During the 1980s and 1990s, the federal government made a concerted effort to harshly punish the sale of crack cocaine – the “crack epidemic” had swept through many cities, bringing with it an increase in violent crime, and legislatures took firm action to stem the tide of crack use. In 1986 the Congress overwhelmingly passed a law, happily signed by President Reagan (in conjunction with First Lady Nancy Reagan’s “Just Say No” program) that penalized crack cocaine at 100 times the severity of the same amount of powder cocaine. The Commonwealth of Pennsylvania took a similar approach, resulting in Philadelphia having the highest incarceration rate of any large jurisdiction in the country. It was literally decades later that judges, legislators, and the community at large perceived the racism inherent in a law that punished black crack users starkly worse than white powder users; and in the last ten years federal legislation was passed to reduce the disparity in the punishments while Philadelphia has succeeded in lowering its prison population. No one fixing the crack/powder inequality mentioned the complaint at the heart of the recent Inquirer article entitled DA Larry Krasner Gives Up Fight In More Death-Row Appeals, Stirring Concern From Courts, Families: that each new prosecutor might reverse the decisions made by the former prosecutor, thus leading to “chaos” in the court system. Indeed, when prior decisions are racist or out of step with modern thinking or just flatly unjust, the “chaos” in the court system comes from propping those decisions up, rather than making the necessary changes to address the injustice. District Attorney Krasner should be commended for his reevaluation of a failed capital punishment policy.
First a history lesson might be in order, since there seems to be a perception that we were living through a golden age of prosecutorial judgment before the current administration came along. Ron Castille was District Attorney for five years in the late 1980s to 1991; he then left to be a justice, and then chief justice, on the Pennsylvania Supreme Court. But three years ago, he was reprimanded by the United States Supreme Court in the Terry Williams case for judging a case in which he had authorized a capital prosecution: “Chief Justice Castille's significant, personal involvement in a critical decision in Williams's case gave rise to an unacceptable risk of actual bias. This risk so endangered the appearance of neutrality that his participation in the case ‘must be forbidden if the guarantee of due process is to be adequately implemented.’” As the Court noted, it was a prosecutor in Castille’s office who a Philadelphia judge found to have engaged in “multiple, intentional” acts of prosecutorial misconduct in a capital prosecution. Castille was followed by Lynne Abraham, famously labeled “The Deadliest DA” by the New York Timesfor her overly aggressive prosecution style that now seems utterly anachronistic. She was followed by Seth Williams, who now resides in a federal prison.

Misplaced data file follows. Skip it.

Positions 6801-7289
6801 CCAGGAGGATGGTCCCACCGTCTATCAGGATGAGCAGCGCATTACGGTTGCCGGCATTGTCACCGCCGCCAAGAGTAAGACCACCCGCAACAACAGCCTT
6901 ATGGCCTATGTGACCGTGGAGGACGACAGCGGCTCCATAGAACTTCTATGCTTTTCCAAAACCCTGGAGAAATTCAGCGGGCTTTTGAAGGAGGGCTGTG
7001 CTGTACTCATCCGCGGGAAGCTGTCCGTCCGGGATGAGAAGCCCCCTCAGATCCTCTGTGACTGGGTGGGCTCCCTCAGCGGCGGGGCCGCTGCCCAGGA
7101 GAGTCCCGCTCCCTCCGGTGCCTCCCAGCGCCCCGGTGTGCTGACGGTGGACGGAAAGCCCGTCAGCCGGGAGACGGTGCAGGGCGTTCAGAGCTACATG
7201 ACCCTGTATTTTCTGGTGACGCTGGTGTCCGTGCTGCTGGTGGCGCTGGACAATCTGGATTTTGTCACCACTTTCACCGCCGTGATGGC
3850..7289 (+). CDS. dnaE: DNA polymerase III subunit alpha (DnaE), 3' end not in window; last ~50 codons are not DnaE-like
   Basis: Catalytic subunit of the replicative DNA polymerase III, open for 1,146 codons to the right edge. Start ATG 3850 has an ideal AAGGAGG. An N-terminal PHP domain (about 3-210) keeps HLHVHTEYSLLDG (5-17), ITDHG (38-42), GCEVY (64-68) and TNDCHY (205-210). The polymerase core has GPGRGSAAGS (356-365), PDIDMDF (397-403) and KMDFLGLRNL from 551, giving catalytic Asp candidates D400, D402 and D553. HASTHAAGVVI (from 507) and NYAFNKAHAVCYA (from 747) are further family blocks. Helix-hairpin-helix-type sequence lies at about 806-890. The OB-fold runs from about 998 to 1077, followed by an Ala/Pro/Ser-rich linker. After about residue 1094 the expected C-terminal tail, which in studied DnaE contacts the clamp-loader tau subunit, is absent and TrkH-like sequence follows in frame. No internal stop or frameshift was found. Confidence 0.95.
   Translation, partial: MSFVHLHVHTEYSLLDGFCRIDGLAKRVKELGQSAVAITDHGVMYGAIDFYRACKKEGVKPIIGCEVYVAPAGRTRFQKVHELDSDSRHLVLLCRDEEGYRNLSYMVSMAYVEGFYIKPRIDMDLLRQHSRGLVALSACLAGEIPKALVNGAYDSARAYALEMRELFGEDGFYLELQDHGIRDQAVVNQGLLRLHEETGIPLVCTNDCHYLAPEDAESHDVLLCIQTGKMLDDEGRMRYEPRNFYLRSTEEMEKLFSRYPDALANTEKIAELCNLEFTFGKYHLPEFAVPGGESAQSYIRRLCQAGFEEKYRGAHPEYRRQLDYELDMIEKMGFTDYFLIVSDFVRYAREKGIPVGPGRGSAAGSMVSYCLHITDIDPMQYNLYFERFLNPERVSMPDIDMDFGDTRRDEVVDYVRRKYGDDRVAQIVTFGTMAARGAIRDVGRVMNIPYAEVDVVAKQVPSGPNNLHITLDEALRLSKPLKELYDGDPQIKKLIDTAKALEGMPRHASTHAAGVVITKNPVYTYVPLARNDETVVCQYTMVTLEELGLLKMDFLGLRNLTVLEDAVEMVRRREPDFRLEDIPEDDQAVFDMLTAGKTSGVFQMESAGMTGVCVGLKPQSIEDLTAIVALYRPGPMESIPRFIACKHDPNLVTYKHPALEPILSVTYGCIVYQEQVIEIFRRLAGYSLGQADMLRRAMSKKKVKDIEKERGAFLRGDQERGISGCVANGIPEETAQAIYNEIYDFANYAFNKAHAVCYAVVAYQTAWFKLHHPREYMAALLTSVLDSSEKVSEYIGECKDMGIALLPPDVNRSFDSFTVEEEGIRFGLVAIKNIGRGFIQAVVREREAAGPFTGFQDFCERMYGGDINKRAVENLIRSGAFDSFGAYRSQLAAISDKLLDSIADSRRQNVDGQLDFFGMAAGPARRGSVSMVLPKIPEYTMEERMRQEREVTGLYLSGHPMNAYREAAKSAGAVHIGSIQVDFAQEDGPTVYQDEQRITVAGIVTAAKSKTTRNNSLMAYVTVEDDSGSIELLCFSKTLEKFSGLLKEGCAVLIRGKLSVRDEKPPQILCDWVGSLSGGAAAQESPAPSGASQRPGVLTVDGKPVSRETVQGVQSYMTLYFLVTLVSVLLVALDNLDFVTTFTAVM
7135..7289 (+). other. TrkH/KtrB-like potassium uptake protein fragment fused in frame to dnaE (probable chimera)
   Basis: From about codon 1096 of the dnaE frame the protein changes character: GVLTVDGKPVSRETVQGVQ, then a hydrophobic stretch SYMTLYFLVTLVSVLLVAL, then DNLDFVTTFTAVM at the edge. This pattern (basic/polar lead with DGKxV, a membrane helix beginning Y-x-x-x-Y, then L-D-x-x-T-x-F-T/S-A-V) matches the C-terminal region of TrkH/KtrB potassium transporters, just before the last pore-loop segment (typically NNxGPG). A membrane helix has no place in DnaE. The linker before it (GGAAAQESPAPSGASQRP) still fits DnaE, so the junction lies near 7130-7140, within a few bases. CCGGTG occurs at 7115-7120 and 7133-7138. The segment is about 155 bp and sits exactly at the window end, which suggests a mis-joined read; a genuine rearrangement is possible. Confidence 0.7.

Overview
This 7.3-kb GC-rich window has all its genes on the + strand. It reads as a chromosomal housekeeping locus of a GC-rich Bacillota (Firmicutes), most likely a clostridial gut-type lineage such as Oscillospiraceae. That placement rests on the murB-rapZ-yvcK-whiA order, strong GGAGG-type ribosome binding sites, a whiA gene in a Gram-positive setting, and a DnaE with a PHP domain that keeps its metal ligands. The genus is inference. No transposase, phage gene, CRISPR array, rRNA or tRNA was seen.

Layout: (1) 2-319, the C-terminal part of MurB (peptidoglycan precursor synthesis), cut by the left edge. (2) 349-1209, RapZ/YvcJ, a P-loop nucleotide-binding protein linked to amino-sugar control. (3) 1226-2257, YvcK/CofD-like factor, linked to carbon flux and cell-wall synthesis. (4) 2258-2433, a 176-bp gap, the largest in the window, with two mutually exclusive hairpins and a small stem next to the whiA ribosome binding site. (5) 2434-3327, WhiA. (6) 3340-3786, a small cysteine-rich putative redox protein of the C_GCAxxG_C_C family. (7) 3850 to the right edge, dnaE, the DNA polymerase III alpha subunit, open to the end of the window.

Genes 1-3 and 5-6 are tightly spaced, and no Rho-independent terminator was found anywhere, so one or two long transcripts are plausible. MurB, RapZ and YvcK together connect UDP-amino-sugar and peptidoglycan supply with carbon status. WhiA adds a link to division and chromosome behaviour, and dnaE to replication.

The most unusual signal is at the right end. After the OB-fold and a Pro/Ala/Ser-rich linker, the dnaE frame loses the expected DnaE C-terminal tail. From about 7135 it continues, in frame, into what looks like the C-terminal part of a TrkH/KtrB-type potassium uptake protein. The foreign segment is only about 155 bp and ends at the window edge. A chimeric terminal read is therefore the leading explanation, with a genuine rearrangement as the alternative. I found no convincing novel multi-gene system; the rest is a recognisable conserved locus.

Were they outstanding prosecutors? It depends on what you mean. If the goal is to get convictions, they were quite good. If the goal is to get convictions lawfully, they weren’t very good at all. Well over 100 death sentences they obtained have been reversed, a significant number of them, like the Williamscase, for prosecutorial misconduct. There are consequences to this “win at any cost” theory of prosecution: victims get hauled back into court years after they are told a case is over, taxpayers spend unnecessary money covering the same ground over and over again, court dockets become clogged with repetitive litigation. And what was the return for the money wasted, the courts congested, and the victims retraumatized? A single mentally ill person who gave up all of his appeals was executed two decades ago. Does Krasner stand alone in his thinking that the death penalty isn’t working? Hardly. Death sentences are near a modern low, which is consistent with polling that shows the popularity of the death penalty near an all-time low as well. Between 2011-2017, 98.7% of Philadelphia cases in which the prosecution sought the death penalty resulted in a sentence less than death. Was Krasner wrong when he said that seeking a death sentence in Philadelphia was akin to “lighting money on fire?” Is it any wonder that the Chief Justice of the Pennsylvania Supreme Court describes the current state of our capital jurisprudence as “impaired?”
Our city is revisiting old criminal justice policies that were once set in stone. We are decarcerating our prisons, reducing cash bail, and releasing juveniles we once felt the need to imprison for life, all with a remarkably low rate of recidivism. In short, we shouldn’t be worried about the chaos that might ensue when a new criminal justice administration takes over and changes failed policies; rather, we should be worried when it doesn’t.